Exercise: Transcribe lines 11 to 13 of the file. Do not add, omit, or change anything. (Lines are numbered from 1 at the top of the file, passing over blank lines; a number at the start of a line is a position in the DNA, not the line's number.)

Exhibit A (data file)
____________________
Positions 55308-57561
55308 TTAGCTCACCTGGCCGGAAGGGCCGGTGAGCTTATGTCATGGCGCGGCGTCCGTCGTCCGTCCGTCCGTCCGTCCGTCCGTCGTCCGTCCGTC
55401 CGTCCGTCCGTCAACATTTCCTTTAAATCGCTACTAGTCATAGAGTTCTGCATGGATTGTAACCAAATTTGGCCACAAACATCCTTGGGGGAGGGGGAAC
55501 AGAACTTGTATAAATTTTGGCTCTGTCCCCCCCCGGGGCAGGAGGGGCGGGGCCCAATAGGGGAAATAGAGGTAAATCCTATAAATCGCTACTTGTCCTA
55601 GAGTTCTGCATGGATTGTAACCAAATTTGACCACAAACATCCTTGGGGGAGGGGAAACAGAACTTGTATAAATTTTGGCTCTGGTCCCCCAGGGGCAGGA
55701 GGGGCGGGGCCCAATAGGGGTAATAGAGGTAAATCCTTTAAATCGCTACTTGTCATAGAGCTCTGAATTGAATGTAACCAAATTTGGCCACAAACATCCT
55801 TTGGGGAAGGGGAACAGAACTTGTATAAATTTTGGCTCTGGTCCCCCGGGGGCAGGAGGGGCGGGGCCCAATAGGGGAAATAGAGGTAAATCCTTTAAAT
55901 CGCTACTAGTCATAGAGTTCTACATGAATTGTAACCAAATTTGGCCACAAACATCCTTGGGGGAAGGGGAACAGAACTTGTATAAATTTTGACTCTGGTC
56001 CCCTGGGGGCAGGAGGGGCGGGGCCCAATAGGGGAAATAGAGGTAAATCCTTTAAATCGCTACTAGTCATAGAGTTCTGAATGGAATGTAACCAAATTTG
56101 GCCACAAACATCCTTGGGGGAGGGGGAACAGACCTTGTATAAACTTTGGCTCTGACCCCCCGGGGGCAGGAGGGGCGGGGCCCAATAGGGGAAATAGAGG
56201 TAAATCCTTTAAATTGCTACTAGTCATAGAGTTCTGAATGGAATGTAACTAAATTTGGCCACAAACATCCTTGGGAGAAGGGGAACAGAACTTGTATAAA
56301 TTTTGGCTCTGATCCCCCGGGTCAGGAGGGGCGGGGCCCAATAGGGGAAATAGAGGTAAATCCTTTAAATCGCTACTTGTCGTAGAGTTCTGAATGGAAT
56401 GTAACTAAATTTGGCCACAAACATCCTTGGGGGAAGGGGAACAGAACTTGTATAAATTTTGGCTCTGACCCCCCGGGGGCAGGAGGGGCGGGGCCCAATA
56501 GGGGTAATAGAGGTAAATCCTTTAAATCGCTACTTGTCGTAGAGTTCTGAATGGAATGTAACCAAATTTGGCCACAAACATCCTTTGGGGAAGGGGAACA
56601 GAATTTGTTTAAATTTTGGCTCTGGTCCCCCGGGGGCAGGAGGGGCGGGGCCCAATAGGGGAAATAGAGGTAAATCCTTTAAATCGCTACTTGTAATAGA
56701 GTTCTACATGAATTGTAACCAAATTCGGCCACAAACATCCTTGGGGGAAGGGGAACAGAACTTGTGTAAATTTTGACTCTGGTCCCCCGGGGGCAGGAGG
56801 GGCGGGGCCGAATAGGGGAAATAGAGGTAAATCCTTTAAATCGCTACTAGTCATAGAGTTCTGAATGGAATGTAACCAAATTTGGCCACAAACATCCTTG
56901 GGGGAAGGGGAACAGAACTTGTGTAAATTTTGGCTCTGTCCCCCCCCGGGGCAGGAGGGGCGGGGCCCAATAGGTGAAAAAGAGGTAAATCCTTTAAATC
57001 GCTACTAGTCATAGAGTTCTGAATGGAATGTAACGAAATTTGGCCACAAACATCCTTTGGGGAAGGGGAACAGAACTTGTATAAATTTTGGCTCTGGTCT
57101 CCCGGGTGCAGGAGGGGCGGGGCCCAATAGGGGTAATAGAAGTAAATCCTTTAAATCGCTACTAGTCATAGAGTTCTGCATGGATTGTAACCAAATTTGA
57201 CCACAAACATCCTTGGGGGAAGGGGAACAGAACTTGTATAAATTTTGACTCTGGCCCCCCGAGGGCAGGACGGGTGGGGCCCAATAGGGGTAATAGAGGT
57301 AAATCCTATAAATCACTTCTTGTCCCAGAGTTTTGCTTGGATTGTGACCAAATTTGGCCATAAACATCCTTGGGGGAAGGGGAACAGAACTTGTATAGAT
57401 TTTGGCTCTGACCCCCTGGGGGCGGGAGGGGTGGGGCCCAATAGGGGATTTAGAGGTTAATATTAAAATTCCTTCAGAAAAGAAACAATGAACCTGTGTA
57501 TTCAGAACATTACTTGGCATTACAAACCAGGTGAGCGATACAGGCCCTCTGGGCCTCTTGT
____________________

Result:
56201 TAAATCCTTTAAATTGCTACTAGTCATAGAGTTCTGAATGGAATGTAACTAAATTTGGCCACAAACATCCTTGGGAGAAGGGGAACAGAACTTGTATAAA
56301 TTTTGGCTCTGATCCCCCGGGTCAGGAGGGGCGGGGCCCAATAGGGGAAATAGAGGTAAATCCTTTAAATCGCTACTTGTCGTAGAGTTCTGAATGGAAT
56401 GTAACTAAATTTGGCCACAAACATCCTTGGGGGAAGGGGAACAGAACTTGTATAAATTTTGGCTCTGACCCCCCGGGGGCAGGAGGGGCGGGGCCCAATA